d. Need for the Study.—The Coast 2050 Reconnaissance Report recommended that the study proceed to Start Printed Page 26193the feasibility phase, contingent upon the execution of a Feasibility Cost Sharing Agreement (FCSA) with a non-Federal Sponsor. An FCSA was executed with the Louisiana Department of Natural Resources (LADNR) on February 18, 2000. The proposed action focuses on wetland restoration/creation in the Barataria Basin ecosystem due to the very high rate of wetland loss, estimated at about 11 square miles per year, throughout the basin.

The proposed action also provides additional advantages: (1) This proposed action potentially provides a low risk and quickly implementable plan to address wetland loss in the Barataria Basin; (2) the proposed action study area is strategically placed and could potentially yield benefits to other coastal resources within the unique Barataria Basin ecosystem, geologic framework, and the human environment infrastructure associated with transportation, oil and gas extraction, utilities, etc.; (3) the proposed action could also provide additional benefits in terms of protection of important landscape structural features that function as important hydrological features within the Barataria Basin; and (4) the proposed action could be implemented independently of the remaining Coast 2050 Plan strategies for the Barataria Basin.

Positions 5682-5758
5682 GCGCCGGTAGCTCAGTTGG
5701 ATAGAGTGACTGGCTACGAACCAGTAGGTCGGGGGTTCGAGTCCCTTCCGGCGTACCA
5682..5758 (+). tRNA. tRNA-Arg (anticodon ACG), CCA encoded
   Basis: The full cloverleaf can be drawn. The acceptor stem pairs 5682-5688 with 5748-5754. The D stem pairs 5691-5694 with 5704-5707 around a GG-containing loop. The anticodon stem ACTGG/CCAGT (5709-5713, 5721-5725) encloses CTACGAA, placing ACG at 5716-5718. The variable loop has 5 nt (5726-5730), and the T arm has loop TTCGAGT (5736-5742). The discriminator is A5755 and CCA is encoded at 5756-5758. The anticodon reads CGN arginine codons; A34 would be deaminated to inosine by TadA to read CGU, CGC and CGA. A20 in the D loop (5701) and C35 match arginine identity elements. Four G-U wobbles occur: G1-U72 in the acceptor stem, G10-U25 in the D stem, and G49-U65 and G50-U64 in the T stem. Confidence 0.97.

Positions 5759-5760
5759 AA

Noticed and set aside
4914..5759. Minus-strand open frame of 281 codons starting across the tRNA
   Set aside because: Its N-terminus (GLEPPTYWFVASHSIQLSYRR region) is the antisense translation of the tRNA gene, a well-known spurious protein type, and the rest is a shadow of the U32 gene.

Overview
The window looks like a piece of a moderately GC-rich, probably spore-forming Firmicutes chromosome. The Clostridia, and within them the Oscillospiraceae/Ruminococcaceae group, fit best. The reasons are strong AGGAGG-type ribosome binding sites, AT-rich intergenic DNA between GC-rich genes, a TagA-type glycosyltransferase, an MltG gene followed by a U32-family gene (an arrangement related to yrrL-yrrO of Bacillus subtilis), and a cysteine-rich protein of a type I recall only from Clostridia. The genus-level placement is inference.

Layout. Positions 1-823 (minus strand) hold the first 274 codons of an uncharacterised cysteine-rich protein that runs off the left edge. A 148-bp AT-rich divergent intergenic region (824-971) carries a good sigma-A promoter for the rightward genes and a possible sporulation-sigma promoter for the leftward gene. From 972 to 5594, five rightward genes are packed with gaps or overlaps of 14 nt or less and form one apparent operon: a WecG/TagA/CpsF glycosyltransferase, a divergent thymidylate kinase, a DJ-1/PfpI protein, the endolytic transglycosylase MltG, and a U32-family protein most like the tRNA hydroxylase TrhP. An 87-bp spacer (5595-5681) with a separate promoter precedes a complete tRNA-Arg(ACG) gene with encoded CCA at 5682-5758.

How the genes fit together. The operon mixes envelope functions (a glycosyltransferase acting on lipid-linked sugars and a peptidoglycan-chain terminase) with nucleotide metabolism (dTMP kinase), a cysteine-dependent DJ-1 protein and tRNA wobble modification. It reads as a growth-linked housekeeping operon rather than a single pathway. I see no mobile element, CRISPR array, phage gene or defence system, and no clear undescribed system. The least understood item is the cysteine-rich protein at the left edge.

3. Study Alternatives

a. During the Coast 2050 public meetings conducted in 1998, two marsh creation strategies, Strategy R2-17—Dedicated Dredging near Caminada Bay and Strategy R2-16—Dedicated Dredging Along Louisiana Highway 1, were considered as viable ecosystem restoration strategies. Hence, these strategies will be developed into alternatives for the proposed action. Other alternatives that will be considered include: The No Action Alternative, filling, marsh replenishing, terracing, and the beneficial use of dredged material from maintenance dredging of navigation channels. In addition, alternatives developed during the scoping process will also be developed and considered.